little wonders

Spending a fortune of life savings on a house is and has been followed religiously by many Malayalis. However, the need to build a dwelling on a large piece of land now seems to be a thing of the past. As the price of building materials, land and wages have skyrocketed, many now prefer to build homes on smaller plots – as small as 2.5 cents of land!

According to the architects, the demand for building innovative houses on a small lot, sometimes below 10 cents, has increased over the past five years. However, building a house in minimal space is a challenge in itself. It calls for unique designs. In Kochi, there is such a house that would turn quite a few heads – the dream abode of famous architect L Gopakumar. He came up with the idea of ​​designing a house in town for 6 cents.

“People wanting to build houses on small plots is not a trend, it’s a mandatory option. The affordability factor is an issue, especially when living in cities,” says Gopakumar. To complement the unique plot layout, which was more pitched than ninety degrees, Gopakumar added a sloping element to the elevation. Although the structure looks boxy from the outside, it is designed at 2,944 square feet and is more spacious than seen from the outside. “The biggest challenge was to design a comfortable, airy and spacious building. To achieve this, I had to divide my creations. Inside, it is well protected with minimal openings, which is why it has a square design,” adds Gopakumar.

The common areas have been designed in a semi-open style. The family living room, dining room, kitchen, home theater and laundry room are all visually connected. The family living room and dining room are part of a spacious open hall. In the formal living room, instead of a concrete wall, the space has been transformed into a chic shelf with a veneer rafter to provide privacy. The roof is made flat for the solar panels. The house is also known for its minimalist interiors. The rooms are also spacious and well furnished.

Gopakumar’s house challenges the stereotype associated with houses built on small plots. “There is a social stigma, that when you live in a smaller plot, your social status also goes down. More than a utility, a house is seen as a symbol of social status, which has led many to opt for large dwellings. If you’re a family of 3, design it accordingly and don’t waste resources on occasional guests,” he says.

According to architect Arun TG of Graphite Homes, people are now accepting the concept of spatial utility. As families become nuclear, homes are designed to bring their members together. When spaces are connected, it saves time and gives the family the advantage of being closer,” he says.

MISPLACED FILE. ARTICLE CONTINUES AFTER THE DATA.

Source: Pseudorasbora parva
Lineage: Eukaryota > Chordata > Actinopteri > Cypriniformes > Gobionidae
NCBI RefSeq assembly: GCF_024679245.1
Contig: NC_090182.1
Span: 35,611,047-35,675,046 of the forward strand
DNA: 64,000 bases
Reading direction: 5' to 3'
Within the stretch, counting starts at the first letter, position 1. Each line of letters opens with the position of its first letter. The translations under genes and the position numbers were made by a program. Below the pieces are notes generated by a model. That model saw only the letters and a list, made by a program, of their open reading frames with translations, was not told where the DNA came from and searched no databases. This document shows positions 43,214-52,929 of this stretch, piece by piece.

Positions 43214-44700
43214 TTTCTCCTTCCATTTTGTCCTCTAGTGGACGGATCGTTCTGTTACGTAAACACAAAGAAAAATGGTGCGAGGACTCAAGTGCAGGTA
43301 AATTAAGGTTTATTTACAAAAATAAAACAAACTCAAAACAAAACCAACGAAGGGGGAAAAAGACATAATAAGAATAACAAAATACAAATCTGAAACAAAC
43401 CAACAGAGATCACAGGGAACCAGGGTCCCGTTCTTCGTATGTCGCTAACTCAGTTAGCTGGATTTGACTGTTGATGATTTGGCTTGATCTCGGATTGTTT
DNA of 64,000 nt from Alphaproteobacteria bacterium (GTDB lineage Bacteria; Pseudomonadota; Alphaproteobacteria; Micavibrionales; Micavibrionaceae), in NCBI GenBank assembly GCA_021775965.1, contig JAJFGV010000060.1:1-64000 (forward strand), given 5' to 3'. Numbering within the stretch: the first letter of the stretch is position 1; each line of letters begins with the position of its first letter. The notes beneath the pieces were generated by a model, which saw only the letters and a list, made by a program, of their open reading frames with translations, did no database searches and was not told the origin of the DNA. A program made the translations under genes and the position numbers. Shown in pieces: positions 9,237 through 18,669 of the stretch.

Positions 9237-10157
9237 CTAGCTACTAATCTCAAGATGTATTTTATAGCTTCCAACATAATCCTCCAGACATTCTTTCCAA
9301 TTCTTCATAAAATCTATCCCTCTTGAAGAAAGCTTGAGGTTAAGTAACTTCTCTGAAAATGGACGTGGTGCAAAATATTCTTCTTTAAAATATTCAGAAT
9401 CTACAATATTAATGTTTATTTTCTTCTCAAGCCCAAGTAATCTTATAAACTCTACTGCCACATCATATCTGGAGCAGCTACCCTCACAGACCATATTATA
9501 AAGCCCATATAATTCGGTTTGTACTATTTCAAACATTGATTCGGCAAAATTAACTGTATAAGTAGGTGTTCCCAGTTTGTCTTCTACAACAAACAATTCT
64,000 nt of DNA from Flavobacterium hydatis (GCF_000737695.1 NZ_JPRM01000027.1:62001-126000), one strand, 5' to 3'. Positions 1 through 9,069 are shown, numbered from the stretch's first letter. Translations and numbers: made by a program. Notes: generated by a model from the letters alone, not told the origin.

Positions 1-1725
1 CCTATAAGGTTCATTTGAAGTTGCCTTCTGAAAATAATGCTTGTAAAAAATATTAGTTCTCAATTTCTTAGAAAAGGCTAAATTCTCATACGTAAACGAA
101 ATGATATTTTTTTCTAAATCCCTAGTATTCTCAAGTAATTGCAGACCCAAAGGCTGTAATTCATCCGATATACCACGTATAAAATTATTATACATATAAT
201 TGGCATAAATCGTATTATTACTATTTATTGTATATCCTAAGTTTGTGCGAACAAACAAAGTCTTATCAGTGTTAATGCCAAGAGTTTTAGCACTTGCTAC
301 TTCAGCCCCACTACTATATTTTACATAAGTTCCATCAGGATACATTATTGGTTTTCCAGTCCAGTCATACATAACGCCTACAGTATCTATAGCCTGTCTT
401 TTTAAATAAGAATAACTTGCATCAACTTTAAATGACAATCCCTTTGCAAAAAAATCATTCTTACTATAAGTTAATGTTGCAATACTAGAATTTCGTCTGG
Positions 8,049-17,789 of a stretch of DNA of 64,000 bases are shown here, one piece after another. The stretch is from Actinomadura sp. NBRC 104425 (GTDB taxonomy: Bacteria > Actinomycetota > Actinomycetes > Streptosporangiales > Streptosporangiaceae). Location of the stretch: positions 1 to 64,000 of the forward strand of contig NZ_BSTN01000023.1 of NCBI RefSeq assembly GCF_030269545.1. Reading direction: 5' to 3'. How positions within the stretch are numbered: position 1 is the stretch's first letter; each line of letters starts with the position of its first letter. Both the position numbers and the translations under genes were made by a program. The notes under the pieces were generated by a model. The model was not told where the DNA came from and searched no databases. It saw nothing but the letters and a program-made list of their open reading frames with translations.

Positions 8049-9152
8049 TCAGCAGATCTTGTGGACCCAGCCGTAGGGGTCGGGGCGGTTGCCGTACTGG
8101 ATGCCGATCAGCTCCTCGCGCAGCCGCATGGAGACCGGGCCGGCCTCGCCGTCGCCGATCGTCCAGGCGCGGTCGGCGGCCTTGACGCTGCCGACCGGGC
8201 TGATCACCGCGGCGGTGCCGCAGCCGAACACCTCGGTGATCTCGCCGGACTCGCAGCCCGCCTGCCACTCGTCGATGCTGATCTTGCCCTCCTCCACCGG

The architect proposes the idea of ​​multipurpose rooms. “In this way, the cost of construction is reduced. A bedroom with a folding door can be a living space during the day. At night, it can be a bedroom by modifying the same door. Similarly, convertible furniture is also another idea – a sofa can be converted into a bed according to our taste,” says Arun.

To be open
Arun says that by avoiding many walls and adopting an open concept, interiors can become spacious. Avoiding dead spaces and using them in a more useful way would be another feasible idea. “For example, the space under the stairs is dead space. So you can use it as a sink counter,” he says. Avoid bulky furniture and heavy curtains, he adds. Previously, people preferred large bedrooms. Now many are looking for refined spaces by reducing the surface area by adding walk-in closets.

Among the many small plot projects Arun has done, the four hundred contemporary style house in Nemom, Thiruvananthapuram is special. The house looks like a cabin in the front. “The cabin is shaped similar to an outside seating area in a cost effective manner. The seating area is on the first floor, this gives members the freedom to sit outside fearlessly at night, as it gives a sense of security he says.

Young people prefer small plots
According to Santhilal, coordinator of the Center of Science and Technology for Rural Development (COSTFORD), young people opt for these minimal plots, unlike the older generation. “They’re not interested in investing a lot of their income in building a house, so a four-hundred lot is ideal for them. This demand increased when working from home was introduced. After spending a lot of time inside the four walls, the idea of ​​having your own home developed,” says Santhilal.

Comments are closed.